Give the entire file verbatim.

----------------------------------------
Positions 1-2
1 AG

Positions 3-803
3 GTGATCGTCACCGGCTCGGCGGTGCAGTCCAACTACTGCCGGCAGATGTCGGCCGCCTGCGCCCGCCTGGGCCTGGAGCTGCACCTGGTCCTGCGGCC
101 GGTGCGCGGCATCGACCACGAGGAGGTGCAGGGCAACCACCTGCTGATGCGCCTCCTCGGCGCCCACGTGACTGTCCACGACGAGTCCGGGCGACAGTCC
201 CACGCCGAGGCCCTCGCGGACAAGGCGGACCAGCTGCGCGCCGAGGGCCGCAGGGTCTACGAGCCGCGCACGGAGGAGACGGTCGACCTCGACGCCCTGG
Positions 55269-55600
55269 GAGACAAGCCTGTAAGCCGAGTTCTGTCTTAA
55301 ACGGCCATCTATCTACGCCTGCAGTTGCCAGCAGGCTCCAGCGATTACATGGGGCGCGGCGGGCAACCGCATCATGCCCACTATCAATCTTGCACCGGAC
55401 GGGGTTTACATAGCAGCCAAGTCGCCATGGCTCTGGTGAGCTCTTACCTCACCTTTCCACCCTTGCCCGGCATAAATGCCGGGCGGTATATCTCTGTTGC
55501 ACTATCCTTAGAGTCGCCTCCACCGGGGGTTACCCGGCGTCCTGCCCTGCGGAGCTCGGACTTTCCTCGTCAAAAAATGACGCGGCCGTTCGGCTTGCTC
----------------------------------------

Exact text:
Positions 1-2
1 AG

Positions 3-803
3 GTGATCGTCACCGGCTCGGCGGTGCAGTCCAACTACTGCCGGCAGATGTCGGCCGCCTGCGCCCGCCTGGGCCTGGAGCTGCACCTGGTCCTGCGGCC
101 GGTGCGCGGCATCGACCACGAGGAGGTGCAGGGCAACCACCTGCTGATGCGCCTCCTCGGCGCCCACGTGACTGTCCACGACGAGTCCGGGCGACAGTCC
201 CACGCCGAGGCCCTCGCGGACAAGGCGGACCAGCTGCGCGCCGAGGGCCGCAGGGTCTACGAGCCGCGCACGGAGGAGACGGTCGACCTCGACGCCCTGG
Positions 55269-55600
55269 GAGACAAGCCTGTAAGCCGAGTTCTGTCTTAA
55301 ACGGCCATCTATCTACGCCTGCAGTTGCCAGCAGGCTCCAGCGATTACATGGGGCGCGGCGGGCAACCGCATCATGCCCACTATCAATCTTGCACCGGAC
55401 GGGGTTTACATAGCAGCCAAGTCGCCATGGCTCTGGTGAGCTCTTACCTCACCTTTCCACCCTTGCCCGGCATAAATGCCGGGCGGTATATCTCTGTTGC
55501 ACTATCCTTAGAGTCGCCTCCACCGGGGGTTACCCGGCGTCCTGCCCTGCGGAGCTCGGACTTTCCTCGTCAAAAAATGACGCGGCCGTTCGGCTTGCTC